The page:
Dresses, decorations, invites and entertainment - wedding costs can quickly add up, especially if you don’t stay on top of your spending. Creating a budget that includes all the frequently forgotten wedding costs can help you avoid last-minute problems and make big savings.
A thorough, realistic budget is the best tool for preventing forgotten, unexpected and unnecessary costs from sneaking up on you during your wedding planning.
Work out how much you can afford to spend in total, make a list of everything you need and then decide how to divide your wedding budget.
Try to make your list as detailed as possible, and ensure you set aside enough for each item. It’s also worth having a small amount for unforeseen events - if you have to replace an outfit that didn’t turn up or pay extra for cleaning the venue, for example.
Recently married friends, wedding magazines, websites and blogs are all good sources of advice.
Suddenly realising that you forgot to budget separately for the bride's shoes, veil, or accessories after you have spent your budget on an expensive dress is the sort of stress you want to avoid.
You should also look at prices or ask for quotes early on to ensure that the money you set aside for each cost is realistic.
Here are some of the most frequently forgotten costs - make sure you remember to include them:
Registration fees to make your marriage official include giving notice, registering your marriage and the marriage licence
Stationery and postage costs for sending save the date cards, invitations, and thank you cards.
Accessories and alterations to suits and dresses for the wedding party.
Including the bride and groom in the headcount for the reception.
Favours, thank you gifts, and tips.
Extra charges on your bill from venues and suppliers, including delivery fees, corkage, VAT, overtime and service or cleaning charges.
Printing and framing photos and buying wedding albums.
Once you have a list of everything you need to pay for, you can start deciding how much you want to spend on each item. The way you do this should depend on your overall budget.
If money truly is no object, you can simply start arranging - think of using a cashback credit card, so you get a little extra back on your spending.
If like most people, you have a set amount of money to spend on your wedding, perhaps from your savings or a parental contribution, you should start from this upper limit and divide it into portions for each of your expenses.
You can easily create a spreadsheet, or adapt a general expenses template, to monitor your spending. Keep track of any overspends, which you should try to make up for by spending less on other items, or underspends, which will give you more to spend elsewhere.
If you are trying to keep costs to a minimum, prioritise your list into the most important must-haves and nice-to-haves you could do without. Do this before you start paying for things so you can focus on essentials.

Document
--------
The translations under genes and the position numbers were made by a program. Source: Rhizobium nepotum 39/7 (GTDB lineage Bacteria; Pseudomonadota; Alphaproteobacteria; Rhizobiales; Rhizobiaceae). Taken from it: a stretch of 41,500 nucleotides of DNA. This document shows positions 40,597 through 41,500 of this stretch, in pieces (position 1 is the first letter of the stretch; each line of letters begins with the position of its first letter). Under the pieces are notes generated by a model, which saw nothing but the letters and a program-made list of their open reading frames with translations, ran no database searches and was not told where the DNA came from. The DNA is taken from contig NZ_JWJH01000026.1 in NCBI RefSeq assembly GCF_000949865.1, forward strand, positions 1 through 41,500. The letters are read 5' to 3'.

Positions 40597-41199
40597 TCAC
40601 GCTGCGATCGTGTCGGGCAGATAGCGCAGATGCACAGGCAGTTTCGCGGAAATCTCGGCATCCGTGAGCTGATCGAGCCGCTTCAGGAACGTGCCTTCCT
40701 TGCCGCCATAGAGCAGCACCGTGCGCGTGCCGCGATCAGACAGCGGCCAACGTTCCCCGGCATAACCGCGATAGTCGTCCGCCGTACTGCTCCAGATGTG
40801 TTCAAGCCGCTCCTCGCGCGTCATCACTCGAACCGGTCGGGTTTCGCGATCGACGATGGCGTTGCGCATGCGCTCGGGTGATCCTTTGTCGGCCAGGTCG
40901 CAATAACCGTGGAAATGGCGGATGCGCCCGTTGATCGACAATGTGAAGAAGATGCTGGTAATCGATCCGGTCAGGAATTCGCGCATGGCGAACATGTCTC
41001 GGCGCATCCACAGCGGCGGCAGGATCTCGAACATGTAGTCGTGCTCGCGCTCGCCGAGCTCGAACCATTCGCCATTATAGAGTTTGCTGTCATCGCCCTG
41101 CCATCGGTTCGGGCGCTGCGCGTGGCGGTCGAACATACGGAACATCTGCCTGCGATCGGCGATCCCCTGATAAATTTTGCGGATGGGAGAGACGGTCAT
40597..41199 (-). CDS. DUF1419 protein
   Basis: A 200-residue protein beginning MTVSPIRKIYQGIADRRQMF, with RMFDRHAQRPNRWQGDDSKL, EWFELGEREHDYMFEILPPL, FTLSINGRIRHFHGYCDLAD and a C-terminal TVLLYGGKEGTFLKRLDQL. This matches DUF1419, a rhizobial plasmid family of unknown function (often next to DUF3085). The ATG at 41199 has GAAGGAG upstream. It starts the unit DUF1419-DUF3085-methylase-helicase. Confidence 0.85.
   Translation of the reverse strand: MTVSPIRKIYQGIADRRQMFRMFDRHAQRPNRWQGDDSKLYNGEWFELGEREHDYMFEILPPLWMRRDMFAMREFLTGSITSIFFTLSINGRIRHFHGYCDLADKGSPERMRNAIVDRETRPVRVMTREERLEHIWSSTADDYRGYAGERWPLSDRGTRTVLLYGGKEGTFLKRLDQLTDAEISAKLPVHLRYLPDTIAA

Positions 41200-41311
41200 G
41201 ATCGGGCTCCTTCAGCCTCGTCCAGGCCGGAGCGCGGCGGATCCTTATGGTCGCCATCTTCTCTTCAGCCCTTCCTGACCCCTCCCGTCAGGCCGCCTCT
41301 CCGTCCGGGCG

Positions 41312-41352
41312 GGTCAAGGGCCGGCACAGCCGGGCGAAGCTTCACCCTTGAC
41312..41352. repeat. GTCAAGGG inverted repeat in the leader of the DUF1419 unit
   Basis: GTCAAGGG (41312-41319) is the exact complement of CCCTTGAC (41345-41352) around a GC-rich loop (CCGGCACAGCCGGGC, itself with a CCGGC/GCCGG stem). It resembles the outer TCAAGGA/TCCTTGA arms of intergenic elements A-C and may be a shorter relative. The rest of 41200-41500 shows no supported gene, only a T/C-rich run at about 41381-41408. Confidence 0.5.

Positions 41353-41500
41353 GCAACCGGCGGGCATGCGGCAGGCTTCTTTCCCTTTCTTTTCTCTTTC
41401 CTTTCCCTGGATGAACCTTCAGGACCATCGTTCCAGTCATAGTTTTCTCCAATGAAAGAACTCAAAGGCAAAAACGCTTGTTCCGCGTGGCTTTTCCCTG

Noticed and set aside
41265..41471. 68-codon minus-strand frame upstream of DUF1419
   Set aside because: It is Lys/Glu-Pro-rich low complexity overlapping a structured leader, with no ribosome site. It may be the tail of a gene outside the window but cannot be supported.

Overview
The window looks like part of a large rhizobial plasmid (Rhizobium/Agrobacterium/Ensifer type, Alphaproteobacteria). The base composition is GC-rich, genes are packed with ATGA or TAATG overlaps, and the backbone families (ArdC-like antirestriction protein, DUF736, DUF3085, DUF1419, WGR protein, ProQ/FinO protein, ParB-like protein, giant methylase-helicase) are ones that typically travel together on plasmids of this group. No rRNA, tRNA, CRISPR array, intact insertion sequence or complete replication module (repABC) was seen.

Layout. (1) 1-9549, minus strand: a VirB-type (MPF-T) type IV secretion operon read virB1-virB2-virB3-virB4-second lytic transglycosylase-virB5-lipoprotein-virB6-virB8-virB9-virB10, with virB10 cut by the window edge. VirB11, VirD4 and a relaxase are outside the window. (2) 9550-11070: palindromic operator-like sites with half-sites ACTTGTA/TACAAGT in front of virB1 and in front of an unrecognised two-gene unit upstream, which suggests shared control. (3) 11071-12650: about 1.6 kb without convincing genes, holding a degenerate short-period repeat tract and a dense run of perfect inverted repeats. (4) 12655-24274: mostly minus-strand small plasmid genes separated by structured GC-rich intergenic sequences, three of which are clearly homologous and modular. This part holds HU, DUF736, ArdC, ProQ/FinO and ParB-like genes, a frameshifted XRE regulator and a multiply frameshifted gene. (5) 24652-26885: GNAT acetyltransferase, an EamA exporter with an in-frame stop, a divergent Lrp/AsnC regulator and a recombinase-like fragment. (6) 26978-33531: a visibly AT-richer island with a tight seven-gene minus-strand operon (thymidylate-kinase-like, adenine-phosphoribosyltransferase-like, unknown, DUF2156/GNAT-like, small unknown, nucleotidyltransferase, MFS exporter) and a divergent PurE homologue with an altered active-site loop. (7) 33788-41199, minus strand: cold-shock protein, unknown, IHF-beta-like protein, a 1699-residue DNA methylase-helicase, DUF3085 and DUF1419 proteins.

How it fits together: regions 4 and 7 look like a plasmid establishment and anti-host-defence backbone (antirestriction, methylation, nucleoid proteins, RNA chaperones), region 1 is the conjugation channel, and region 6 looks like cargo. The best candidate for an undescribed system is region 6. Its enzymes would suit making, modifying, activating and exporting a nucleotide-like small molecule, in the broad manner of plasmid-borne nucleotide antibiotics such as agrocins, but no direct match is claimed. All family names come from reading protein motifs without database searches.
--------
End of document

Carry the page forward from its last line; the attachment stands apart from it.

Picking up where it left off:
If you are working with a limited budget, it is possible to cut the normal list of wedding necessities. For example:
Choose a venue where you can hold the service and the reception. This could help you get a better deal and cut down on transport costs.
Book your weddings outside of the peak season. Lower demand usually results in lower prices.
Look closer to home for your venue(s). Choosing a local place means you avoid the cost of travel and overnight accommodation.
Limit the number of guests you invite. This could be for the entire wedding or just for the wedding breakfast.
Have a buffet
Ditch the free bar
Give people the chance to celebrate with you at a distance with a live online broadcast of the event, no matter where the wedding takes place.
Consider doing more of the work yourself or asking friends or family to gift their time and services as a wedding present.
Another particularly sneaky cost that you might not expect when you set out your wedding budget is the sudden bump in prices that occurs as soon as you mention that you are ordering for a wedding.
Whether you are ordering flowers, transport or a cake, as soon as suppliers find out it is for a wedding, they often assume you can be talked into spending more to make your day perfect.
You can help avoid this sneaky extra cost by suggesting you are ordering things for a party rather than a wedding.
It might not work if you want a traditional tiered wedding cake, but if you are looking for something less conventional or ordering something non-wedding specific, it could help you get lower prices.
To give yourself a little leeway, make sure you set aside an amount to cover unexpected costs, ideally about 10% of your total budget.
If one of your suppliers lets you down, an unexpected guest turns up, something is broken or turns out to be unsuitable, or the weather forces you to change your plans, you need to have some emergency funds available to deal with it. Another option is to take out wedding insurance to cover some of your major expenses.
It might not be possible to avoid all unexpected costs, but at least you can be prepared for them. And if you don’t need to use this money, it can give you something extra to spend on your honeymoon.